Plastic Toy Soldiers

I don’t know about you, but I’d bet most 40-something gamers and probably a few younger ones started their passion for gaming through plastic toy soldiers like I did. Whilst I’ve left plastic toy soldiers behind me in favour of metal miniatures, I still feel certain affection for them as they started me on my way.

Who chose yellow plastic for toy soldiers?

I think I first got into gaming with a box of Airfix of H0:00 gauge Washington’s Army soldiers moulded in a fetching yellow. I believe they cost me the princely sum of 14 pence (about $0.21 at today’s laughable exchange rates). For serious money there was the 1/32nd scale which was a bit of a revelation. There were Germans and British and of course American GI’s all in exciting poses and unlike some of the little toy soldiers, well made. They put up with a lot of punishment and only gave up the ghost when burned or put through the lawn mower. My mother continued to dig out and clear bunkers in the back garden long after I left home, finding small dedicated units untouched by time not unlike Japanese units in the pacific after the war.

Why do soft plastic soldiers endure?

In truth a lot of plastic toy soldiers are rubbish. I mentioned the colour of plastic used earlier and I stand by my point that brilliant blue, day-glow yellow and crimson are not really very appealing. I understand that the base colour Airfix used was supposed to reflect the uniform or signature colour of the soldier but even at the tender age of nine or ten I hated the colour of my doughty American freedom fighters. Equally, many of the H0:00 figures were not very well sculpted, lacked detail and were often flashed. What really upset me were the inevitable useless figures you got in every box, the dead bloke, the running one and the one holding his gut wound. I know the diorama builders amongst you will be quivering over your keyboards at such heresy but do we really want them – I don’t think so.

Painted plastics, I don’t think so!

What I understand now having worked in plastics at one point in my life is mould releasant. Try explaining to a kid why it is really important to wash your plastic toy soldiers thoroughly in hot soapy water before you try to paint them and he’ll look at you as if you just killed his pet. I couldn’t wait to pull them off the sprue and have a parade. I like to think I was a bright kid but I didn’t even clean the bases until I had hundreds of the little chaps. I suppose I have my mum to blame for that because as a member of the Council “Home Safety Committee” (local government for the non-Brits) I suspect she kept me away from modelling knives. Whatever the reason, my best loved veterans quickly lost their puttees, straps and gun blacking in the first hours of conflict.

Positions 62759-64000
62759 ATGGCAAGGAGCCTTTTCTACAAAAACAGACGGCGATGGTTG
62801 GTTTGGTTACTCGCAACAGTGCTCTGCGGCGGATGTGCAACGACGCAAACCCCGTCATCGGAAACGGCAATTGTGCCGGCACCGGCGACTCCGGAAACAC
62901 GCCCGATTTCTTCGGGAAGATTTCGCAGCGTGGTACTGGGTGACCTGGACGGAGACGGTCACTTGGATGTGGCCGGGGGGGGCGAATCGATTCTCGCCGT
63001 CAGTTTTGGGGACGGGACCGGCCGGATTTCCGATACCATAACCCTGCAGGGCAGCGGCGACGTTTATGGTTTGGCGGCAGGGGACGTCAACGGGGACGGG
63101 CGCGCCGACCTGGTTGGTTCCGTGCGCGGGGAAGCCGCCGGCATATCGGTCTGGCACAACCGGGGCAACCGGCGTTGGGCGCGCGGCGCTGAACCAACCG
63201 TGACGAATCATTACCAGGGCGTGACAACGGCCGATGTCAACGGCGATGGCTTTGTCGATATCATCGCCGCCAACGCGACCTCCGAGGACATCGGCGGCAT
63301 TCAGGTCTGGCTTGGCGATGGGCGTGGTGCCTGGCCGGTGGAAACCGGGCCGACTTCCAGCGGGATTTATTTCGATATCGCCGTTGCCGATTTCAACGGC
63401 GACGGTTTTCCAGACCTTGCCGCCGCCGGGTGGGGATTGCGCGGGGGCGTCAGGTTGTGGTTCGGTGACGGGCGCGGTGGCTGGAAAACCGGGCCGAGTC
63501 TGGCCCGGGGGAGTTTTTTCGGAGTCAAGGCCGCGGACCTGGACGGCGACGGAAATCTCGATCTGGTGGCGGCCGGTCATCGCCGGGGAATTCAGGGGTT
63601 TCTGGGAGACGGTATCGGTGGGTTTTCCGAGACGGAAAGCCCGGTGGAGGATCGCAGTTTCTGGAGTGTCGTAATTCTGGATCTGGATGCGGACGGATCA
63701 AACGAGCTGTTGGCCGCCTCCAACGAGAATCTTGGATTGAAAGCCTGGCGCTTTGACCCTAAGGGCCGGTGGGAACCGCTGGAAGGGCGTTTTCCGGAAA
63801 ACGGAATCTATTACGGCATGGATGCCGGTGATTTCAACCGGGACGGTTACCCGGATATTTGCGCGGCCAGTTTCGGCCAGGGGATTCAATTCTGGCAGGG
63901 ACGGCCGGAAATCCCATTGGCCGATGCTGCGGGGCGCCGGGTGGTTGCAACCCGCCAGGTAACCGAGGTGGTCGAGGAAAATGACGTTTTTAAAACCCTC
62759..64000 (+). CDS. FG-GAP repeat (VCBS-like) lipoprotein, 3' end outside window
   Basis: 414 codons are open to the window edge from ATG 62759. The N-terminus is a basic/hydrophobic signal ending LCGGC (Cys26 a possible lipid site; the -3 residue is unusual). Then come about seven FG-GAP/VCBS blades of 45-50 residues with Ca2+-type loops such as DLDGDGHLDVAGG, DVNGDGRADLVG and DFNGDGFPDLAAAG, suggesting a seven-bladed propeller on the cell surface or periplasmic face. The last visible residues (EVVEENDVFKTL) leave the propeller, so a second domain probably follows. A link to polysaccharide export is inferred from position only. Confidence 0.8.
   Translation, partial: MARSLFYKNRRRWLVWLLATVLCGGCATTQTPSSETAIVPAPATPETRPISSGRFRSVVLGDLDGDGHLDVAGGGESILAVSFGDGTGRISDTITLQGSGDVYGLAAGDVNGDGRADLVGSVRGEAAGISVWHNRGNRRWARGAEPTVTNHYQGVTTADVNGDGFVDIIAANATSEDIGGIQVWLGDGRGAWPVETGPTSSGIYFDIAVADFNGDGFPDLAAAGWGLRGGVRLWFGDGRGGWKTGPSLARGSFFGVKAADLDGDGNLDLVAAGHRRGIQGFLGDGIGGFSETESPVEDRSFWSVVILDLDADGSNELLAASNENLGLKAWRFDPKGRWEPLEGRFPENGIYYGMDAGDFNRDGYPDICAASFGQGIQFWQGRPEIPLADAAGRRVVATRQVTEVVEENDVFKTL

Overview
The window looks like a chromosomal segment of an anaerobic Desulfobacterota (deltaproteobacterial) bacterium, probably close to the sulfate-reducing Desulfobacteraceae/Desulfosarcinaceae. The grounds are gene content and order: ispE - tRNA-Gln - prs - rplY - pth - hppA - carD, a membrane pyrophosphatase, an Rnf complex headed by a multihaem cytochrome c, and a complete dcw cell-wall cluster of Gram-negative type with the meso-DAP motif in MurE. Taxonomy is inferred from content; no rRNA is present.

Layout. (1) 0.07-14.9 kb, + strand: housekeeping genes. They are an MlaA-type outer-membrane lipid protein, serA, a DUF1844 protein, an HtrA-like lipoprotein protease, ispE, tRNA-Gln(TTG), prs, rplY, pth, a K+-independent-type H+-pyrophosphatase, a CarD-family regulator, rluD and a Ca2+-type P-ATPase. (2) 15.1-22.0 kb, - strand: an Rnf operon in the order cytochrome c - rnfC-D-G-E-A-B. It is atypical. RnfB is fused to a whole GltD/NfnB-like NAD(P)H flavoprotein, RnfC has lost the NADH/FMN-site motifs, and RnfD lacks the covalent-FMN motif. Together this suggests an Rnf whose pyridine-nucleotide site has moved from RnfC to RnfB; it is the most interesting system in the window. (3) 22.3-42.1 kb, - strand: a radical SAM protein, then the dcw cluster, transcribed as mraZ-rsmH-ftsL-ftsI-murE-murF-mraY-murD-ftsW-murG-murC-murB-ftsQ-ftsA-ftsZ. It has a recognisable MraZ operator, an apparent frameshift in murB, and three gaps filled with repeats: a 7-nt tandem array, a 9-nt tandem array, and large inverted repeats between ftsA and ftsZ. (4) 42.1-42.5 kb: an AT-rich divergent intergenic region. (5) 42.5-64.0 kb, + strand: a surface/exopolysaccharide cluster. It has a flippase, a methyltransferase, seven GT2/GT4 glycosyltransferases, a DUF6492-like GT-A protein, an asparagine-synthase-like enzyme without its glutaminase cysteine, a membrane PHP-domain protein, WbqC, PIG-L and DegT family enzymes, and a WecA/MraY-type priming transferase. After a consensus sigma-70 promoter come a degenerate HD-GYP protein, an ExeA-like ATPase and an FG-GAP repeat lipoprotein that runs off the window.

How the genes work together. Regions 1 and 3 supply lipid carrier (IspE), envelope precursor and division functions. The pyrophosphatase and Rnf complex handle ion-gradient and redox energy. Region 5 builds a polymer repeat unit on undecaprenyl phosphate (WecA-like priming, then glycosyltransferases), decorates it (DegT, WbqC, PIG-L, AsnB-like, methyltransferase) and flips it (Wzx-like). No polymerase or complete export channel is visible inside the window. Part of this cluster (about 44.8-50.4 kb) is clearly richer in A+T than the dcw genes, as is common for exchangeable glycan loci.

The true appeal of plastic to soldiers

Airfix soldiers were cheap and easily accessible. As a consequence you could quickly amass a huge collection covering all ages. I know I have talked about Airfix but soon after I started to discover rules and ultimately D&D, there were a host of other modelling companies getting in on the action. Whilst there is clearly a dedicated and significant group of diorama builders out there, kids must be the big buyers of plastic toy soldiers and ultimately the core market. No doubt it has shrunk because of the challengers out there fighting for a share of the pocket money, music, electronic games, drugs and beer. The reasons why they will endure are two-fold. Firstly, most of the costs of manufacture have been paid. I do not expect the ranges to grow much. But once made, a plastic mould never really wears out. The other reason is what they represent. For kids with imaginations and a love of war, where else do you start? I am sure most wily old gamers started out with a box of Africa Corps or American Marines and long may it continue.

Links and Laughs

There is one definitive source for the serious lover of plastic toy soldiers – Plastic Soldier Review. I urge you to go and have a look at this fantastic archive of childhood fun. In truth there are some rather good soldiers around these days and the breadth of history covered is staggering if not downright obscure. Whilst I know at least one gentleman who would snap up a box of Hittites, I suspect I probably know the entire market and yet they are out there and in production. You should also have a look at the gallery, in some cases for a hearty chuckle but also for ideas. There are also some manufacturers of presentable fantasy figures in soft plastic. If you have kids, get a box or two now and start ‘em young.

One comment

  1. Man, that brings back some memories.

    My toy soliders were mainly WWII types–brown for German, green for the U.S., and a sickly yellow-brown for Japan. I don’t remember having any U.K. or Russian troops. ūüôĀ

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